But I intend to keep throwing objections at Thrasymachus, even if he isn't listening.  The political tools used to abuse our economic machine have taken that machine to its breaking point.  Europe may have passed that point already and we are definitely moving in that direction.  When the breakdown occurs, Thrasymachus will not be content to watch the world (and his privileged position) blow up into a billion pieces.  No, he'll have a new political system to mitigate the impact of the next economic implosion.  This one won't be democratic, though I can easily see it being demanded by the people. 

"You never want a serious crisis go to waste."  They won't miss their opportunity. 

Wednesday, February 1, 2012

2012 Presidential Election Predictions

Ok, so it is incredibly early to be saying for sure how the Presidential election will break down nine months from now.  Anyone who knows anything about politics can tell you a who lot of things can change during that time period.  The 2008 election is proof enough of that.  Currently, we hear a lot of moaning and whining about how the GOP field sucks and how this will lead to an Obama reelection.  I don't think that's accurate; the GOP field is definitely not great, but they have the distinct advantage of not being Obama.  Mitt and Newt will duke it out for a few more weeks, but come March I think the primary will largely be decided (with Mitt winning), at which point it becomes a referendum on the President.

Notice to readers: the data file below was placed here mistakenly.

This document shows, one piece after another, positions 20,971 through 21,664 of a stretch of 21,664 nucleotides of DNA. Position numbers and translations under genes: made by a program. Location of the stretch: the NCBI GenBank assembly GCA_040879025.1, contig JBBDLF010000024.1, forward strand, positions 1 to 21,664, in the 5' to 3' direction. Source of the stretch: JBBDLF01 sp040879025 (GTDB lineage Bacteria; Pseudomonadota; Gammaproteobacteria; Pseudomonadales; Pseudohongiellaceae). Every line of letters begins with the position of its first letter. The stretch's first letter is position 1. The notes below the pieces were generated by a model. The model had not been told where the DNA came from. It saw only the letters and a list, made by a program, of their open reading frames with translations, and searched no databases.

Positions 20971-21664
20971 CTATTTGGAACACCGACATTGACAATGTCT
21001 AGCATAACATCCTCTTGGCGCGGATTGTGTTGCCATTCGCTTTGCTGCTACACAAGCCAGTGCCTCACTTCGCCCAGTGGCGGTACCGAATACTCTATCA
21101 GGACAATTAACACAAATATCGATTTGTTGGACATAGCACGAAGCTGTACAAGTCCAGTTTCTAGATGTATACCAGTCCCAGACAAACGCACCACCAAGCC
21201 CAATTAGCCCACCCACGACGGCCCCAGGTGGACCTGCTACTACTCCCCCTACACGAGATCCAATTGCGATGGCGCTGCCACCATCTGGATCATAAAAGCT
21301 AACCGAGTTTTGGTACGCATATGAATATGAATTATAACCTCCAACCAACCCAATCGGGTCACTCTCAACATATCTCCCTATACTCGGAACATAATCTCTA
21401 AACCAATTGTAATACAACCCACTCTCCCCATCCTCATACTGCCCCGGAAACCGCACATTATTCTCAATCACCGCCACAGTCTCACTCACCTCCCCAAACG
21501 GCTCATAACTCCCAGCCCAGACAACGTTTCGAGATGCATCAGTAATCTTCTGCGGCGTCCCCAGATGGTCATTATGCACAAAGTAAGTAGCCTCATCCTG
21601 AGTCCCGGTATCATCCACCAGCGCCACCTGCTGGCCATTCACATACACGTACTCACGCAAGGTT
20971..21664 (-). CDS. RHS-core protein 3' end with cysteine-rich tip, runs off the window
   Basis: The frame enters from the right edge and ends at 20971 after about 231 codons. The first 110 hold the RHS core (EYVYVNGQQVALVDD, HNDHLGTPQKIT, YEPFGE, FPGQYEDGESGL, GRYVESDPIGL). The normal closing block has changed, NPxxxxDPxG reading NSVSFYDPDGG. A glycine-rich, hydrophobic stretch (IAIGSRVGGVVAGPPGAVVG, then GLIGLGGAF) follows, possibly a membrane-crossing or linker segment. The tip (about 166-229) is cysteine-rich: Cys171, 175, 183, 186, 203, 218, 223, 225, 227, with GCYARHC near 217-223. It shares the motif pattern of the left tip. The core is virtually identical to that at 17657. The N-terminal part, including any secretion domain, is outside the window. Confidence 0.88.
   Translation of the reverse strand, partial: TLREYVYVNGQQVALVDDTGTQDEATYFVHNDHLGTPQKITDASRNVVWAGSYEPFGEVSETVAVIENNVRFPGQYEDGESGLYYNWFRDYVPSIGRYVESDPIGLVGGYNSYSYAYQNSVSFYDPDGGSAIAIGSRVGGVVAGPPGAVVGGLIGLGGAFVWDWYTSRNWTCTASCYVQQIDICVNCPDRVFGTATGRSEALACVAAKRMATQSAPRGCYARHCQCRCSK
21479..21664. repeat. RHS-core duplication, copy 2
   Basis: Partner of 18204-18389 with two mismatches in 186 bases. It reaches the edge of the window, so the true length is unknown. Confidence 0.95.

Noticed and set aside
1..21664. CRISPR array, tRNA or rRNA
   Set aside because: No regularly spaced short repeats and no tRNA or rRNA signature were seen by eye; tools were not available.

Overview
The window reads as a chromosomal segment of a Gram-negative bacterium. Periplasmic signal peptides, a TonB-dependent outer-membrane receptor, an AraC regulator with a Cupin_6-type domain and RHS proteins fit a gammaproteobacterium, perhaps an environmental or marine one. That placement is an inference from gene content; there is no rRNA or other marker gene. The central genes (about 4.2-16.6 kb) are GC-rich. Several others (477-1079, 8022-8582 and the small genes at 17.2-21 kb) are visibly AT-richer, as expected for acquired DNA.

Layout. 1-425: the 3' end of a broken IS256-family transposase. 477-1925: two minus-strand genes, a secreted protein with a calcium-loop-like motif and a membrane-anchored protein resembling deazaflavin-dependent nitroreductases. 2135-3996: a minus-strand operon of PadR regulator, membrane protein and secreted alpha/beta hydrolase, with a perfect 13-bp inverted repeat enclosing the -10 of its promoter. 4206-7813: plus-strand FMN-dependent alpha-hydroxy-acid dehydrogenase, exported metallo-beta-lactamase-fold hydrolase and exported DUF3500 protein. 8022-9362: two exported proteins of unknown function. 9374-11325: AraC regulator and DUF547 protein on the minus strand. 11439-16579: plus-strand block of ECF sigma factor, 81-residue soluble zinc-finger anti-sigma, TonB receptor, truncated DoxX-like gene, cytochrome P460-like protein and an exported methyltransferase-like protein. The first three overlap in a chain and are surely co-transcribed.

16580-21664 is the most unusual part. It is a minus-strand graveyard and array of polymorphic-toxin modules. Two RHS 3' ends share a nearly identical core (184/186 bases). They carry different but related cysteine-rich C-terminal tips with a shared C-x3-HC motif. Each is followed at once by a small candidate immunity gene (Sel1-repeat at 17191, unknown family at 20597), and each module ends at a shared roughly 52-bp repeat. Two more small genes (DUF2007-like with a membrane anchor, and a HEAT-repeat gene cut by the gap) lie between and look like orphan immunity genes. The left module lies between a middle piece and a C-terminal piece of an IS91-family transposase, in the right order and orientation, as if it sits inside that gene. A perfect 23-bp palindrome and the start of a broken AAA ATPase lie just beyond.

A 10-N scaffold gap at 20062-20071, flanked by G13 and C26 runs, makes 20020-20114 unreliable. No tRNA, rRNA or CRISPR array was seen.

This is what an admittedly not great GOP candidate is up against.  I took these Gallup numbers and plugged them into the electoral college map provided by, with the following conditions:
  • The Republicans win every state they won in 2008.  If these states stuck by the GOP during the landslide Obama win, there's no reason to believe they will switch now.  Polling indicates this is the case.  After the Census changes, the score is Dems 359, GOP 179.
  • States with a 50% or more disapproval of Obama go Republican.  Disapproval of a President is very hard to overcome; people are more excited to throw the bum out than supporters are about going out to vote for him.  Even with an equal participation rate, Obama still loses.  Nevada, Colorado, New Mexico, Indiana, Ohio, and New Hampshire all go into the red column.  Obama 306, Romney (?) 232.